A gathering of around 20 people Monday night discussed the state of local cricket and discussed ways to help the sport blossom in the future.
Cayman Cricket President Abali Hoilett said the association’s executive wanted to discuss the various issues with players, coaches, officials and other interested parties because in doing so, the ideas would come from all involved and not just a select few.
“It’s in that vein that I wanted to have a forum such as this to inspire thoughts, inspire views,” Mr Hoilett told those assembled at the John Gray High School hall. “Cricket is not me as president; cricket is not Theo Cuffy as technical director; cricket is all of us, cricket is for everyone.”
The forum provided members of the cricketing fraternity a few moments of deep introspection during the offseason about how the sport is administered and offer their views for moving forward in 2016.
However, Mr Hoilett lamented the turnout, acknowledging they expected better attendance. Nonetheless, those who turned up discussed a wide variety of issues including the lack of coaches in schools, who are trained to teach their students cricket; the need for greater parental involvement in youth cricket; the state of facilities; improved communication; and declining financial resources.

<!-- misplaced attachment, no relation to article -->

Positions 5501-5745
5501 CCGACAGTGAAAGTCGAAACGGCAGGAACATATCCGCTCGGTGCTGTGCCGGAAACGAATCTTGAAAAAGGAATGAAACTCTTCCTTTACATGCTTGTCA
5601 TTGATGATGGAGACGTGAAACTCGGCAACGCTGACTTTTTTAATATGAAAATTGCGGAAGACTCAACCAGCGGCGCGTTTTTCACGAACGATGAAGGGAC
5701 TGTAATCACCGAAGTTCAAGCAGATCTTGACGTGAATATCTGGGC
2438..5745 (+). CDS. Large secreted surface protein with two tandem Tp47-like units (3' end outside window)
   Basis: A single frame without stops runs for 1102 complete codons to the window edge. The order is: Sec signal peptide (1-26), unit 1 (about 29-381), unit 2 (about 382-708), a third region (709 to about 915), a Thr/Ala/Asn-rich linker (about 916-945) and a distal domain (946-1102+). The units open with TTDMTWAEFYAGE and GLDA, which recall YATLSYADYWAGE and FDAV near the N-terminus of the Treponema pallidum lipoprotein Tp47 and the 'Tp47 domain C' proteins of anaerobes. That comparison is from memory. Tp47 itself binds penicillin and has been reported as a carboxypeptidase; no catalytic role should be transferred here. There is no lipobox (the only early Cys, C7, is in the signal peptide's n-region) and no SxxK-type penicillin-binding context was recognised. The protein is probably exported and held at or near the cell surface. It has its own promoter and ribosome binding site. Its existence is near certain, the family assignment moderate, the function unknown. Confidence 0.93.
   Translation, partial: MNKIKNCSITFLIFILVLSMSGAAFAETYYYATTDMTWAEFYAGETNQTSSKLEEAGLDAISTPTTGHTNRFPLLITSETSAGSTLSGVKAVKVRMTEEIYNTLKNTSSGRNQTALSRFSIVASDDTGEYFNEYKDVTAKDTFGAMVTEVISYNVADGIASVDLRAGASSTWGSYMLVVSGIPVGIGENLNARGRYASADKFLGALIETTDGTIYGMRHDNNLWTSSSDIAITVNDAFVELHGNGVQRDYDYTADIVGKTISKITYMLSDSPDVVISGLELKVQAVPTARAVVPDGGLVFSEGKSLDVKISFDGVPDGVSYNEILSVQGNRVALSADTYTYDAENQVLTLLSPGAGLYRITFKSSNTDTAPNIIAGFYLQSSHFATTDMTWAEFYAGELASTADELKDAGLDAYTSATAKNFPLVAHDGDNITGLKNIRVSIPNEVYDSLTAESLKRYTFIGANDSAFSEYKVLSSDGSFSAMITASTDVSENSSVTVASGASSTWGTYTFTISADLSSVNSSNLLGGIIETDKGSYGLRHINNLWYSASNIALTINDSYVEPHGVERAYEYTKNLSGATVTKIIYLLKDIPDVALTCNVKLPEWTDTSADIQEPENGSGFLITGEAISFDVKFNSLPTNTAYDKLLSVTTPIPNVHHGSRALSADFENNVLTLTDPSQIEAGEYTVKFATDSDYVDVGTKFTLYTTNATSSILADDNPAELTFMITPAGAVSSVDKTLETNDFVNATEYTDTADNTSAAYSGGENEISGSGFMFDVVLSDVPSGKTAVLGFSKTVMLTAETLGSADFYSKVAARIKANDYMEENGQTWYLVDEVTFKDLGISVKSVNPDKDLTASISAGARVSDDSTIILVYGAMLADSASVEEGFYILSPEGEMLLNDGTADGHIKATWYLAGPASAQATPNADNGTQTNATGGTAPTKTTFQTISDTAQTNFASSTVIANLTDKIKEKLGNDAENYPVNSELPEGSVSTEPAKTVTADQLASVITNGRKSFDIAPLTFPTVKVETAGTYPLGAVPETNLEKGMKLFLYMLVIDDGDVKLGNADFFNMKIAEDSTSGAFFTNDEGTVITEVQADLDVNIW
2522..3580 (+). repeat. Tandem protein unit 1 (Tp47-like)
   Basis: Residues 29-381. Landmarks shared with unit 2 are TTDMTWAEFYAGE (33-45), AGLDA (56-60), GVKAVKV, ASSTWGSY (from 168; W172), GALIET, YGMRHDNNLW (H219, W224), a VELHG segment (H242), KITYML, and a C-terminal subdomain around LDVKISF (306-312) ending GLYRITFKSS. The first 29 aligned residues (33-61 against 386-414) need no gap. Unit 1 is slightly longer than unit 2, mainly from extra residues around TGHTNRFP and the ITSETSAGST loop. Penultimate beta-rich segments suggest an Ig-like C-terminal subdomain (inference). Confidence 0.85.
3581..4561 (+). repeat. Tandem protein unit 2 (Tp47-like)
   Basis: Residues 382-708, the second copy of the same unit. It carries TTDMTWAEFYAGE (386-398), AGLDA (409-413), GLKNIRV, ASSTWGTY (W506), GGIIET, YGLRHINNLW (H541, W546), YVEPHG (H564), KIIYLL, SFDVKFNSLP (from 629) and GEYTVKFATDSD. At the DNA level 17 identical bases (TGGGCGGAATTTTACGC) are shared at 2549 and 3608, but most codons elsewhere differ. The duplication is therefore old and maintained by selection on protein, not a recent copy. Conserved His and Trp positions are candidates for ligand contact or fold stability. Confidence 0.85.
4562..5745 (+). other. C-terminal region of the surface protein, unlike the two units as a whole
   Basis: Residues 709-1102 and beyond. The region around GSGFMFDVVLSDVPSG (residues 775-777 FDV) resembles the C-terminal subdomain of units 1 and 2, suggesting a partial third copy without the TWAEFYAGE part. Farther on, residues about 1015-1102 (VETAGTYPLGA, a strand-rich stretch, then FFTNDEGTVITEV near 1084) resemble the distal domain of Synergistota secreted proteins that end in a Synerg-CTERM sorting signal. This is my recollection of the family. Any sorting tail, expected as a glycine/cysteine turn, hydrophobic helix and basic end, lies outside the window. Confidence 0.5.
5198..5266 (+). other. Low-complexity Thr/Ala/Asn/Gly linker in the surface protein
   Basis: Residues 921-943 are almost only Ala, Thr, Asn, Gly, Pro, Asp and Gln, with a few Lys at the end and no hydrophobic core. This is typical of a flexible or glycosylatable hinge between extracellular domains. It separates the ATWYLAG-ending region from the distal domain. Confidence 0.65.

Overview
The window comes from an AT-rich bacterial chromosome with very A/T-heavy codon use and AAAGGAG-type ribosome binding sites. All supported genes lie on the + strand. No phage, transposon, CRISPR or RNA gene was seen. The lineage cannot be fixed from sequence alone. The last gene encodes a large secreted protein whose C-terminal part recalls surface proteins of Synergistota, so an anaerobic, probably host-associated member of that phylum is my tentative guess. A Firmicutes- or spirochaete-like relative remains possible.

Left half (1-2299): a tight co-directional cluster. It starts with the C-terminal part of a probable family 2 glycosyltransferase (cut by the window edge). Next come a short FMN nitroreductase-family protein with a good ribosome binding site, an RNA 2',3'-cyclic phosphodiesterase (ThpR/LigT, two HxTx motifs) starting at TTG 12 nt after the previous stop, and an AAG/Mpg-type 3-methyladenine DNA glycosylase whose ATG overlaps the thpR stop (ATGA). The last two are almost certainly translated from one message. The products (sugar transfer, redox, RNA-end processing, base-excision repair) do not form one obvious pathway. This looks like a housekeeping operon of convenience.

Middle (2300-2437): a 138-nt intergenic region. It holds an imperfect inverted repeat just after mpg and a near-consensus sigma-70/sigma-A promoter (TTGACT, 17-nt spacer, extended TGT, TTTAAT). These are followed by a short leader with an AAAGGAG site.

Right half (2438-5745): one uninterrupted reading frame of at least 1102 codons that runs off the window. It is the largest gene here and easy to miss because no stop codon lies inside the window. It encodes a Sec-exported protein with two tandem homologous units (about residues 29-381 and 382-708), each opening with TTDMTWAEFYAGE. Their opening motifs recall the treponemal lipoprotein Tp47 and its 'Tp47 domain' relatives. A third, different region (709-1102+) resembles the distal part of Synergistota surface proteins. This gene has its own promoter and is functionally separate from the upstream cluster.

Participants of the forum also explored ways to increase participation among children and the youth. They also heard the association was evaluating how many competitions it would be able to stage in the year ahead.
Complicating the issue for the cricket association is a reduced budget for the year ahead. The International Cricket Council has cut the amount of money it will be providing Cayman Cricket to help with local cricket. In 2015, the ICC gave $196,250 to the body but that figure is expected to drop to $105,313 next year. Additional funding is provided by government to the tune of $87,000 – that figure remains unchanged.